Based on George R.R. Martin's bestselling fantasy epic A Song of Ice and Fire, A Game of Thrones: The Card Game, playable by 2-4 players, brings the beloved heroes, villains, locations, and events of the world of Westeros to life through innovative game mechanics and the highly strategic game play. The Living Card Game format allows players to customize their gaming experience with monthly Chapter Pack expansions to the core game.
@Ruvion: In every house box characters came first (except Lords of Winter, but it was only 3 attachments, and two of those were Direwolves). It's possible attachments go first first in this box, but I don't think there'll be more than 5 or 6 attachments, which still leaves a lot of character cards preceding Dany. Ah well, we'll have to wait and see, I suppose.
If you look at the Core Set distribution, attachments are listed first. Even in the CS, Targs have unusually large number of attachments and we all know how loving Targs are about their attachments. So following precedence, at least some but probably not all of the twenty odd cards listed prior to Dany will be attachments.
@Saturnine: don't know about that but the dragons are 22 till 25 so maybe the main characters are all a bit later in the set.
Anybody else finding it odd that Dany's card number is 22? Usually such major characters are among the first 10 cards.
*maybe small spoiler alert*
@Rydo72; I figured he got the Intrigue for how he was was used when she "tricked sold" him (not the value as a trinket but as a trojan horse trap thingie), and maybe not as easy to work that way when he is bigger... just my thoughts
YYYYYYYEAAAAAAAAAAAAAHHHHHHHHHHH!!!!!!!!!!!!!! This is going to be a day one purchase!
Both would be a great idea. That is what I am doing.
Thanks for your responses Darksbane, Toqtamish, and Saturnine. Gives me something more to consider. I love the books so I have wondering what to do. If the gameplay is that much different both might be a good idea. Thanks again!
Maybe the intrigue icon is there to represent the fact that you don't want to cross a woman with a fire breathing creature at her beck and call: it may be a decision with some burning consequences.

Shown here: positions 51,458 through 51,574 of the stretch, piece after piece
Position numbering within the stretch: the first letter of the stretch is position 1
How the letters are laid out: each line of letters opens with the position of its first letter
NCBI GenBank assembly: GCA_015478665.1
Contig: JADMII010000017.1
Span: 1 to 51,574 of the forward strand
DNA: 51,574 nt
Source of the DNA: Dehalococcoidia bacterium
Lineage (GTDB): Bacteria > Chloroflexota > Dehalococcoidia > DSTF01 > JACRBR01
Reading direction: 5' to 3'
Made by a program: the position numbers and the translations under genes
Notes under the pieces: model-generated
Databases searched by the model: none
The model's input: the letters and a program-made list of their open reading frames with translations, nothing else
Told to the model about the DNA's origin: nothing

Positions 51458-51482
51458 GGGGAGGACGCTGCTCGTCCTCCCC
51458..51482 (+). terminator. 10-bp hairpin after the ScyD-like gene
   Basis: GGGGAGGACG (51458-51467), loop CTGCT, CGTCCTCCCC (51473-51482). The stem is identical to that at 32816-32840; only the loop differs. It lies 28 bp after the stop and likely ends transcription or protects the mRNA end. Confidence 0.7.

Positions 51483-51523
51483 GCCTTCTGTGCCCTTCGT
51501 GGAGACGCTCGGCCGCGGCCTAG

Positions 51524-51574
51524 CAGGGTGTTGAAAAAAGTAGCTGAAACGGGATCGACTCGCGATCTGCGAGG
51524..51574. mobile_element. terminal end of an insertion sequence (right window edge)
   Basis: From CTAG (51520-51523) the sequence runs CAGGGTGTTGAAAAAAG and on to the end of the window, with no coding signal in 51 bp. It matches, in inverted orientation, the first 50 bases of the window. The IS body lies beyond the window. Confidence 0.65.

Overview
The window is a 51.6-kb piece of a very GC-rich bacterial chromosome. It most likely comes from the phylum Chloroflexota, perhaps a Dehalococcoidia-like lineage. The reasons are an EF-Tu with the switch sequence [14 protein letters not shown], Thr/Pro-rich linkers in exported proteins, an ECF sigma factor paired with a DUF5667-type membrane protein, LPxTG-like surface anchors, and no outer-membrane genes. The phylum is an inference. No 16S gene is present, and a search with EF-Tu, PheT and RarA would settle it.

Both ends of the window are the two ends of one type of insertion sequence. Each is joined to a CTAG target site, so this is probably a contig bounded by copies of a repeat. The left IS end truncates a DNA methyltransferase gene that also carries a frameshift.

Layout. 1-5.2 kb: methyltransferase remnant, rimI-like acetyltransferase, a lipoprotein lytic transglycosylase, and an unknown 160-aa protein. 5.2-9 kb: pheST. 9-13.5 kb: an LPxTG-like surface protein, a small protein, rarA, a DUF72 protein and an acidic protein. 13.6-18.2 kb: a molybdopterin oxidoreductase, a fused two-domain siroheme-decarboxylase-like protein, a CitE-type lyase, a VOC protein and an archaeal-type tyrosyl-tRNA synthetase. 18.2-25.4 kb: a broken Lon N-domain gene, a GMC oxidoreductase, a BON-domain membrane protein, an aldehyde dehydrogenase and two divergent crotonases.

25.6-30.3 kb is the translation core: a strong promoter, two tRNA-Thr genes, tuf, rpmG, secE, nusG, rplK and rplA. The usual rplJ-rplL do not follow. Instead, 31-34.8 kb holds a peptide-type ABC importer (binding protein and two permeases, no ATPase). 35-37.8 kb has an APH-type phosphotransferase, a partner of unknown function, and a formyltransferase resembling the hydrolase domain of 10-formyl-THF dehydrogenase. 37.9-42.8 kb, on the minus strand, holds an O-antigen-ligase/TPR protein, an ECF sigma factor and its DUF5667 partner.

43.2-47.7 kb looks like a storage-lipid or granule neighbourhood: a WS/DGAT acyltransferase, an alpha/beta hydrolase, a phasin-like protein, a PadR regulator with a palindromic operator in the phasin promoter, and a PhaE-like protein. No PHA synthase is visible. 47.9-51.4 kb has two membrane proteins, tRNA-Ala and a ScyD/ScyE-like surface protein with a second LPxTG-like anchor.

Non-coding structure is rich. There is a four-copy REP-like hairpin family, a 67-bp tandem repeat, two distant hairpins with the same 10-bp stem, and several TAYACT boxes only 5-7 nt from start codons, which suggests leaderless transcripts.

When Drogon's all grown up, one may be a little hesistant to see the creature as part of Dany, but a veritable force on its own. A hungry and destructive force with little use for guile & gambit that is.
Loving those new dragons. Nice to see a plot which has a choice of options too. Bit of versatility never goes amiss.
A quicky nedly note. Black Hatchling has an intrigue icon - Drogon grows up, suddenly realises he's a fire-breathing, colossal reptilian beast and loses his taste for politicising and backstabbing....weird that, isn't it? I guess the intrigue icon's there to represent a baby dragon's value as a possible trade commodity.
The LOTR LCG is a cooperative game, where all players work together to beat the game, which is very different from AGOT LCG, where players compete against each other. I am hesitant to recommend a game just to fill the time until the game you actually want to play is released (depending on your finances), but I think AGOT is a great game it can be quite intricate in how the cards interact with each other, and there's a great interplay of strategy and tactics if you get more serious about it, but it might not make for a good "filler" game.
If you're seriously considering the game, I would suggest to simply get the Core Set (I think it's about $35), which provides four 40-card decks that let you get a good impression of the game mechanics and can be played with 2 to 4 players. If you really like it, there's plenty of expansions to get for the game, if not, just stick with the core set and you have a fun card game to break out on game night occasionally if you're in the mood. If you do decide to pick it up, be sure to visit the local AGOT forums if you have any questions about the game at all. People are quick to respond to any rules questions you may have.
I haven't played the Warhammer LCG, so I cannot make comparisons to that game.
I am getting both. Already stopped getting Warhammer for LotR, love AgoT but its different from LotR. Even at the simplest level, its competitive, versus cooperative.